the strongest to date. However, subsequent data from a population-based study in Beaver Dam, WI suggested the risk may be confined to men. In the Beaver Dam study, the exposuresamong women were lower than exposures among men, and no association was seen.Moreover, there were no data linking sunlight exposure to risk of cataract in AfricanAmericans, although other eye diseases have different prevalences among the different racialgroups, and cortical opacity appears to be higher in African Americans compared withwhites.
4. Increased Tropospheric Ozone
-- Increased surface UV leads to increased troposphericozone. Ground-level ozone is generally recognized to be a health risk, as ozone is toxic due toits strong oxidant properties. At this time, ozone at ground level is produced mainly by theaction of UV radiation on combustion gases from vehicle exhausts.
Effects on crops
An increase of UV radiation would be expected to affect crops. A number of economicallyimportant species of plants, such as rice, depend on cyanobacteria residing on their roots for the retention of nitrogen. Cyanobacteria are sensitive to UV light and they would be affected by its increase.
Ozone depletion and global warming
Although they are often interlinked in the mass media, the connection between globalwarming and ozone depletion is not strong. There are five areas of linkage:
The same CO2 radiative forcing that produces near-surface global warming is expectedto cool the stratosphere. This cooling, in turn, is expected to produce a relative increasein polar ozone (O3) depletion and the frequency of ozone holes.
Conversely, ozone depletion represents a radiative forcing of the climate system. Thereare two opposing effects: Reduced ozone causes the stratosphere to absorb less solar radiation, thus cooling the stratosphere while warming the troposphere; the resultingcolder stratosphere emits less long-wave radiation downward, thus cooling thetroposphere. Overall, the cooling dominates; the IPCC concludes that "observedstratospheric O3 losses over the past two decades have caused a negative forcing of thesurface-troposphere system” of about −0.15 ± 0.10 watts per square meter (W/m²).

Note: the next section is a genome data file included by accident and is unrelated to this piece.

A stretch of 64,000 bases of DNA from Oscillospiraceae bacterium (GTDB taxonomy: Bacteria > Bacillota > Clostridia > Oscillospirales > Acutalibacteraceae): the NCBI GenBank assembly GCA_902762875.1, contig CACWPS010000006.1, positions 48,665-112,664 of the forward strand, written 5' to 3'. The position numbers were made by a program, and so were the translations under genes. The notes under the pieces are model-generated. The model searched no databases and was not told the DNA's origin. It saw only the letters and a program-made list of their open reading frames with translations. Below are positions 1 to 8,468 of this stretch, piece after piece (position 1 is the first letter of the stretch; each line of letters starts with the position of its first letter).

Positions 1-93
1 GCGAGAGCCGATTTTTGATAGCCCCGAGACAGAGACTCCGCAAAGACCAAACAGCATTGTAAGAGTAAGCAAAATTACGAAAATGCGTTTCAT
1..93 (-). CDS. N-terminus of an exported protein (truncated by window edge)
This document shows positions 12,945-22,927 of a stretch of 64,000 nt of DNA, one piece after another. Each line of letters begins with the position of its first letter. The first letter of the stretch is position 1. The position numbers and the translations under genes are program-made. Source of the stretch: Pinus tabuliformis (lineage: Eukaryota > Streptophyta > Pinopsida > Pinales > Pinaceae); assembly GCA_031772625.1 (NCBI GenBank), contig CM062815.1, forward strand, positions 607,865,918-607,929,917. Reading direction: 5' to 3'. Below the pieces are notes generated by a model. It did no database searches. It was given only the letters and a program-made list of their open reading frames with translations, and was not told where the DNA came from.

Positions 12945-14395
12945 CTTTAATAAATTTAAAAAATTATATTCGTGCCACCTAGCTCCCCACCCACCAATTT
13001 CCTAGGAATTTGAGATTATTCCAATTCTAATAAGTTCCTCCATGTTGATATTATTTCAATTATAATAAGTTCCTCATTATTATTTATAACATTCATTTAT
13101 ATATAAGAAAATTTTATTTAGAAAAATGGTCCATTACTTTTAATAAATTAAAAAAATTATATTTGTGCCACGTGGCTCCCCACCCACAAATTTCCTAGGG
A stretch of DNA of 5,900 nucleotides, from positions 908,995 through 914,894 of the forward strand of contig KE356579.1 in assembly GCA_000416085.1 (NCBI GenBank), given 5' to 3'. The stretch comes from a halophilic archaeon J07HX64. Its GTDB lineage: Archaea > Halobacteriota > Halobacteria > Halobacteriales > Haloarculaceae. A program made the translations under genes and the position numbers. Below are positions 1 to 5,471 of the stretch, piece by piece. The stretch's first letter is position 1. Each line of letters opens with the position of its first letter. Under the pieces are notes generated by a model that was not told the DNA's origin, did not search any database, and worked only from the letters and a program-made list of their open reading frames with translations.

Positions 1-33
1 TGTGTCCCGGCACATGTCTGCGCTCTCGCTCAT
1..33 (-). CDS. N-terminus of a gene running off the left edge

One of the strongest predictions of the greenhouse effect is that the stratosphere willcool. Although this cooling has been observed, it is not trivial to separate the effects of changes in the concentration of greenhouse gases and ozone depletion since both willlead to cooling. However, this can be done by numerical stratospheric modeling. Resultsfrom the National Oceanic and Atmospheric Administration's Geophysical FluidDynamics Laboratory show that above 20 km (12.4 miles), the greenhouse gasesdominate the cooling.
Ozone depleting chemicals are also greenhouse gases. The increases in concentrations of these chemicals have produced 0.34 ± 0.03 W/m² of radiative forcing, corresponding toabout 14% of the total radiative forcing from increases in the concentrations of well-mixed greenhouse gases.
The long term modeling of the process, its measurement, study, design of theories andtesting take decades to document, gain wide acceptance, and ultimately become thedominant paradigm. Several theories about the destruction of ozone were hypothesized inthe 1980s, published in the late 1990s, and are currently being proven. Dr DrewSchindell, and Dr Paul Newman, NASA Goddard, proposed a theory in the late 1990s,using a SGI Origin 2000 supercomputer, that modeled ozone destruction, accounted for 78% of the ozone destroyed. Further refinement of that model accounted for 89% of the